Pea Ridge National Military Park
The history of Pea Ridge National Military Park is a fascinating one. The battle was fought on March 7 & 8th, 1862 and the Union’s victory help to secure the border state of Missouri. Located in beautiful Northwest Arkansas, Pea Ridge National Military Park is considered one of the best preserved Civil War battlefields and covers approximately 4,300 acres.
One of the more unique and important sections of the park includes the Trail of Tears. You can see remnants of Telegraph Road by which thousands of Native Americans walked in 1838-1839 during their forced removal from their homes. Additionally, the Battle of Pea Ridge was the only major Civil War engagement in which Native American troops participated. Led by Brigadier General Albert Pike, two regiments of Cherokees fought for the Confederate army.
The great thing about Pea Ridge National Military Park is that someone doesn’t have to be a Civil War buff to enjoy this beautifully preserved park. The landscape is gorgeous and it’s very family friendly.
- The Park is open 8am-Dusk each day except Thanksgiving, Christmas Day and New Year’s Day
- The visitor’s center is open until 4:30
- There are picnic areas, as well as, hiking and horseback riding trails
- Cost to enter the park is $20 per vehicle and the pass is good for 7 days
- Guided tours are available – contact the visitor’s center for more information at 479-451-8122
Inside The Visitor's Center
We love National Park visitor’s centers! There’s always a lot to see and tons of great information before heading into the National Park. The Pea Ridge National Military Park visitor’s center offers a great gift shop, an interesting short film on the Battle of Pea Ridge and interactive displays that everyone will enjoy.
While at the visitor’s center, don’t forget to stamp your National Park Passport book and to pick up a Christmas ornament for your family travel tree.
Driving Around The Park
Touring Pea Ridge Battlefield
While there are 11 marked stops as you tour Pea Ridge Battlefield highlighted below, we wanted to focus on sharing the top spots in the park.
- Trail of Tears
- General Curtis’ Headquarters Site
- Leetown Battlefield
- Armies Collide
- West Overlook
- East Overlook
- Elkhorn Tavern
- Confederate Sunset
- Federal Line
- Little Sugar Creek Trenches
Trail Of Tears
This first stop still reflects the shallow depressions in the ground of the original Telegraph Road that was traversed by thousands of Native Americans during the forced removal from their homes. It was also part of the original route of the Butterfield Overland Stage Coach.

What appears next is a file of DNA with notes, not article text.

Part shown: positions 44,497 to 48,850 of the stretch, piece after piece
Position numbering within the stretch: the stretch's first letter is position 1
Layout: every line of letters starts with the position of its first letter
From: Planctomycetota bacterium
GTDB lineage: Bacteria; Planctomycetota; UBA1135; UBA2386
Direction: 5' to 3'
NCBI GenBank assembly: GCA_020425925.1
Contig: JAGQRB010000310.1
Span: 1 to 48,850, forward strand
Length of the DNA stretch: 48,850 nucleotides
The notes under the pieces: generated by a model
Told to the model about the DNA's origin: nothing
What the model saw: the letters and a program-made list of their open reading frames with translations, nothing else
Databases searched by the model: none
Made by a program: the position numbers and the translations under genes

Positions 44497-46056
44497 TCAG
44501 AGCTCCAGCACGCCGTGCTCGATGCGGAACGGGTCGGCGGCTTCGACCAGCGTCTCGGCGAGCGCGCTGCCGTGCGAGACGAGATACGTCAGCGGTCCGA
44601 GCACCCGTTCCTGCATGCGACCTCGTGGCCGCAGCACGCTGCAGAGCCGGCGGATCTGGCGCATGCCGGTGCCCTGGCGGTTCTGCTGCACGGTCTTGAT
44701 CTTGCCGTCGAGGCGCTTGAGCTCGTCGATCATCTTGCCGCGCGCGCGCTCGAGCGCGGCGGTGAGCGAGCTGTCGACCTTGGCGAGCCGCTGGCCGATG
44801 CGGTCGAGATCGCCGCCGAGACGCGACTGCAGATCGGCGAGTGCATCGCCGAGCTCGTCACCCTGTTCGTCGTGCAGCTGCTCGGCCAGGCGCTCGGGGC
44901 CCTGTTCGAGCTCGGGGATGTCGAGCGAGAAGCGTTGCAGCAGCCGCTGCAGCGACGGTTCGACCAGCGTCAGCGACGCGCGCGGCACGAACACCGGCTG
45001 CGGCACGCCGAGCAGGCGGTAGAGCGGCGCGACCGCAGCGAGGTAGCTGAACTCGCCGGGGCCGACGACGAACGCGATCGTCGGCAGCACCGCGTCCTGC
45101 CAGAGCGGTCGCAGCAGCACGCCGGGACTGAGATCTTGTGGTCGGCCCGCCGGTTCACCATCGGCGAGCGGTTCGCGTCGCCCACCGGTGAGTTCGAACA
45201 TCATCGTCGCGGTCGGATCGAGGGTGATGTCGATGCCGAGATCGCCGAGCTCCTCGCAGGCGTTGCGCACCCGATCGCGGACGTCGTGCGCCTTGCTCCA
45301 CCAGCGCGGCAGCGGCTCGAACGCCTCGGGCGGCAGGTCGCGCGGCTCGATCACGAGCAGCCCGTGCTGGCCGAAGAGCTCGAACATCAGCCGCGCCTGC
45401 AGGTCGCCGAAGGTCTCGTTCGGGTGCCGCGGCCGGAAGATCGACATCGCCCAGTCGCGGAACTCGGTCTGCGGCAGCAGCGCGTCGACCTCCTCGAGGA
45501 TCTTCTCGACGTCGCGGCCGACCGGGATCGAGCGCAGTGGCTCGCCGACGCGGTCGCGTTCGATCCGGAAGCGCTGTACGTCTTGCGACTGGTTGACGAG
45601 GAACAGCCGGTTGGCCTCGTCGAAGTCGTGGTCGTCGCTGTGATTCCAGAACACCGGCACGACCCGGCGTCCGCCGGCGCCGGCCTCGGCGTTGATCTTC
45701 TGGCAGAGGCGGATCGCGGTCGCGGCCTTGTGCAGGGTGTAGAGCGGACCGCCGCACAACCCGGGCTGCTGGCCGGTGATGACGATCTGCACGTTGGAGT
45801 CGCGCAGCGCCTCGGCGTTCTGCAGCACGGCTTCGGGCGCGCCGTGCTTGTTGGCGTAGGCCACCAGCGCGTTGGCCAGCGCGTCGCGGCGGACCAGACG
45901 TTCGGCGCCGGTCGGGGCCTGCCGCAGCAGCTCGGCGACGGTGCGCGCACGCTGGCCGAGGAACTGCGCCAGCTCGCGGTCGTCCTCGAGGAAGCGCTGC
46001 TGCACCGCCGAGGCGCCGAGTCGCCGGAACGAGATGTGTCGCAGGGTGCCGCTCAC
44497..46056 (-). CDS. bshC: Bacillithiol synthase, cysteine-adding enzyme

It’s very moving to look at depressions in the ground and know the sadness and fear that was surely felt by those that walked it all those years ago.
Once at this stop, you can walk a path to where a small village once stood. While all visible evidence of the village is gone, it’s neat to imagine what it looked like, especially during the battle.
This is the best view of the battlefield! You’ll see a path to the overlook station and it really gives you an eagle’s eye view of this pristine battlefield.
Elkhorn Tavern served as a supply base for General Curtis until the Confederates captured and occupied it. During the battle, the tavern was turned into a field hospital for both Union & Confederate soldiers. Unfortunately, Confederate guerrillas burned the original tavern in 1863, but the building you see today is a very well done reconstruction.
Also, near the Elkhorn Tavern are two beautiful memorials. Interestingly enough, one of the first Civil War reunions with both Union and Confederate soldiers was held at Pea Ridge just a mere 27 years after the end of the war ( 1889). During the reunion, veterans from both sides dedicated Monuments for remembrance & healing.
We found these monuments very beautiful and peaceful. It’s amazing that, after just a short time, soldiers from both sides came together to place these monuments for all to see.
Additional Things To Do While Visiting Northwest Arkansas
- Crystal Bridges Museum of American Art is world renowned and spectacular
- Amazeum Children’s Museum – if you are traveling with kiddos, definitely add this to your list
- War Eagle Mill – take in the beautiful scenery and see the historic bridge
- Botanical Garden of the Ozarks – it’s beautiful all year round, but in the spring you’ll be offered a special treat
- Clinton House – visit the first home of Bill & Hillary Clinton
If you enjoy history like we do, Pea Ridge National Military Park is for you! As one of the most pristine Civil War battlefields, you can really envision the battle taking place here. The park hosts re-enactments throughout the year so keep your eye out for those events. While no camping is allowed, there is a picnic area and there are several trails to hike. It’s a great way to spend the day and it’s always interesting to be in a place were so much history took place.